The President and First Lady will entertain thousands of guests for holiday parties, and the pastry chefs hand-decorate every cookie...
In the next three weeks, the President Obama and First Lady Obama will welcome thousands of guests for afternoon and evening holiday receptions. Lucky recipients of the coveted invitations will be treated to all kinds of delights from the White House kitchen, but few are more labor intensive--or ephemeral--than the holiday cookies that will be served. Thousands of the decorated delights--shaped like First Dog Bo, Christmas trees, Rudolph the Red-Nosed Reindeer, snowflakes, candy canes--are each hand-made in the White House pastry shop. It has become a high-volume production operation, a sugar-drenched version of Santa's workshop, where cookies stand in for toys. (Above: Mrs. Obama decorated cookies with her first holiday guests on Wednesday, children from military families, joined by Executive Pastry Chef Bill Yosses, left, and assistant pastry chef Susie Morrison)
"We'll be baking between fifteen and twenty thousand cookies," Executive Pastry Chef Bill Yosses told Obama Foodorama.
Cookie operation started in early Fall...
The pastry shop is located in a relatively tiny space on the ground floor of the White House, where space is tight and work surfaces limited. The chefs started making the sweet dough three months ago, and it was frozen in anticipation of December's cookie mania, Yosses said. All the same, those in the sugar shop are working very long hours throughout the holiday season. The cookie dough is defrosted on a daily basis, then cut into shapes. Tray after tray is loaded into the ovens and baked. (Above: A tiered serving tree of holiday cookies)
After cooling, each cookie is then hand-decorated with icing and sparkling sugar. There's no getting around the intense individual labor each cookie requires, to put on the base-coat of colored sugar, and different colored accents. Some cookies are more labor intensive than others: The cookie shaped like Rudolph has four colors. There's brown sparkle for the body, and white and black accents for antlers, hooves, and face. The red nose contains little flecks of sparkle, and each cookie also wears a red collar with white dots. Even for pros used to wielding pastry bags, it's a ton of effort for treats that literally vanish in seconds. (Above: The complicated Rudolph cookie is visible on this cookie platter, as are Bo cookies, snowflakes, holly leaves, and chocolate chunk cookies)
Guests tend to eat multiple cookies--as well as, er, pocket them--so the pressure is on to bake enough each day so the serving platters are kept filled.
Bo cookies are the most popular...
Bo, said Mrs. Obama this week, is "the most famous member of the Obama family." The Bo-shaped holiday cookie, decorated with a little red collar with a holly leaf, is the most popular with guests. There are also cookies shaped like bees in honor of the first-ever White House beehive, which sits on the South Lawn beside Mrs. Obama's Kitchen Garden. (Above: Bo and bee cookies)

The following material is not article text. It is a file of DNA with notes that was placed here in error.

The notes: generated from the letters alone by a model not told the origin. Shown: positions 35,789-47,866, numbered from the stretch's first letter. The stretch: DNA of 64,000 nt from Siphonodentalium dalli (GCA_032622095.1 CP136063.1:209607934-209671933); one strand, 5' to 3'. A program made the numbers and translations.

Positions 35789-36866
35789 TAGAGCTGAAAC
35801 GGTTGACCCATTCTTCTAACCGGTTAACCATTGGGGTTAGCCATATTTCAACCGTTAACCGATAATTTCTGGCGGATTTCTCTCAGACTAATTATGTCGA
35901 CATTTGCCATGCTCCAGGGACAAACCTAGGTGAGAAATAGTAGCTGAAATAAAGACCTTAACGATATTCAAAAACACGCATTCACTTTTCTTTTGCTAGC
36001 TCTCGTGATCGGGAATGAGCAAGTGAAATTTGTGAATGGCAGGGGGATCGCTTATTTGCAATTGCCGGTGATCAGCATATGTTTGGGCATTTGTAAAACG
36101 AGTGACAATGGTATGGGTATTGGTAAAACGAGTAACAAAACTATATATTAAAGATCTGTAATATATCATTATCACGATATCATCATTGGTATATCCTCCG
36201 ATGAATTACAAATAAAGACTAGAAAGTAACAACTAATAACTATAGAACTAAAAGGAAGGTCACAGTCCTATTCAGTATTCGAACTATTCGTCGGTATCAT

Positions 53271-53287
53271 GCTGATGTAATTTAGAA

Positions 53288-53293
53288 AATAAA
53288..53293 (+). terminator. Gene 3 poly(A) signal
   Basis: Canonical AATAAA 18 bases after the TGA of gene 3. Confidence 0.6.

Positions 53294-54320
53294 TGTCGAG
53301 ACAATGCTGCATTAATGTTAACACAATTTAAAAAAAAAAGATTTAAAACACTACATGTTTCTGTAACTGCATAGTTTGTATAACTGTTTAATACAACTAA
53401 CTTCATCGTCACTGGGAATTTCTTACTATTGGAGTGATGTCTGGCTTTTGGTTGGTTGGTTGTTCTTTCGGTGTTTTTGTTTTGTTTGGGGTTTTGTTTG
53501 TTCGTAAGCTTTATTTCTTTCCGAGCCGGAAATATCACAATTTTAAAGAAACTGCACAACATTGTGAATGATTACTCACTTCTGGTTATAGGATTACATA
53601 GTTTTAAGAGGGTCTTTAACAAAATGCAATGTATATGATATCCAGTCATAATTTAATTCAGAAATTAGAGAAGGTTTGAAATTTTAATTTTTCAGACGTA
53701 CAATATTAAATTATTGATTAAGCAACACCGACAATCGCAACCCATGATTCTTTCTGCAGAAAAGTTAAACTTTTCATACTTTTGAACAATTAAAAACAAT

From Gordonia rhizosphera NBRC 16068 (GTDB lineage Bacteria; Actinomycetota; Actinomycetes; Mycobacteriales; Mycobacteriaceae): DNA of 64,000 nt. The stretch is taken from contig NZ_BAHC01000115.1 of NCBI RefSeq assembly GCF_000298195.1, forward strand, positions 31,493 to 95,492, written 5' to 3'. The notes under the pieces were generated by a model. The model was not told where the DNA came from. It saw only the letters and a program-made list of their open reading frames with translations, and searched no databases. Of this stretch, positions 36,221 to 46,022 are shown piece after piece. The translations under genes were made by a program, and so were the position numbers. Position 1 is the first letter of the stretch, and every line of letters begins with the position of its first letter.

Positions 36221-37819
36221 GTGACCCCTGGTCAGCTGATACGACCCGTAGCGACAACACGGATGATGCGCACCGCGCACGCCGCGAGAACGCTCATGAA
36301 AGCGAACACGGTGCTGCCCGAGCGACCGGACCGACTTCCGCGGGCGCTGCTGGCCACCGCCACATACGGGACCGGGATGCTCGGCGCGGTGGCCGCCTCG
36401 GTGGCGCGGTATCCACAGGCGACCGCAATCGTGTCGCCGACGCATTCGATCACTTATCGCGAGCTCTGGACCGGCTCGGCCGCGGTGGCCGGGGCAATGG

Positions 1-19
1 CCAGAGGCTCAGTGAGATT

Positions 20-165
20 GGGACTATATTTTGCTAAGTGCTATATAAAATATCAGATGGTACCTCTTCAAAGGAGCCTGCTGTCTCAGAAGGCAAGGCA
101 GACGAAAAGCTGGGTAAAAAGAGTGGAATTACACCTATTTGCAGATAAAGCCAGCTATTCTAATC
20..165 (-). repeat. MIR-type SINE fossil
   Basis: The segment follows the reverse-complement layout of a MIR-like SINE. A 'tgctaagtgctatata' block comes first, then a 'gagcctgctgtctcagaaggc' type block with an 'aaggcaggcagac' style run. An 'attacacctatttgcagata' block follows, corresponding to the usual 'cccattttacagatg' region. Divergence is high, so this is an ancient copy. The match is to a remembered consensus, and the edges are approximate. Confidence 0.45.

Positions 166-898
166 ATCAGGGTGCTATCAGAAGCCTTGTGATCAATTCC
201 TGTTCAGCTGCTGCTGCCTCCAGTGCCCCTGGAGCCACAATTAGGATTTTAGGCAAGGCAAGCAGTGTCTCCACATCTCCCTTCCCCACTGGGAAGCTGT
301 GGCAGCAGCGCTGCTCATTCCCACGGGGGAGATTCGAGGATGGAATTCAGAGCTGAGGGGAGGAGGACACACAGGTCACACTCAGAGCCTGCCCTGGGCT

"Everyone loves Bo," said Yosses.
Images of the First Dog are featured throughout the White House decor, which has the theme of "Shine, Give, Share" in honor of military families.
The recipe for the holiday cookies, also used for the White House Halloween cookies, is here. Chocolate chip cookies, shortbread cookies, and Gingerbread cookies will also be served to guests. The Gingerbread recipe is here; it can also be used to make ornaments. It's the same recipe used for the walls and roof of Yosses' spectacular White House Gingerbread House. Special cookies will be cut when the President and Mrs. Obama host their annual Hanukkah reception. (Above: A member of the Residence staff at a cookie station in the Grand Foyer; hot apple cider was also being served)
Regional foods spotlighted in buffets...
The President and Mrs. Obama will host about 17 receptions and open houses before departing for a vacation in Hawaii on December 17th, an aide said. Guests will also be treated to a big selection of foods that spotlight regional American cuisine, according to Executive Chef Cris Comerford.
These will be offered at laden buffet stations, and among other specialties will include smoked salmon; tiny lamb chops; sliced roast beef; plenty of roasted vegetables; tiny new potatoes and sweet potatoes; shrimp cocktail (more than 2,000 pounds of Gulf seafood was ordered to be served during last year's holiday season); artisan cheeses, and other holiday baked goods, such as lemon cake, chocolate cake, and Holiday Apple Cake with Maple Glaze. The recipe is here.
Click here to download the 2011 White House Holiday Tour Book for information on the decorations in each room. It also contains a recipe for a holiday pumpkin cake, and instructions for how to build the kind of paper Christmas tree that sits in the East Garden Room. (Above: A platter of holiday cookies)
Check the sidebar for more White House recipes.
CLICK HERE for all 2011 White House holiday posts. CLICK HERE for all Holiday Photos of the Day.
*Photos by Eddie Gehman Kohan/Obama Foodorama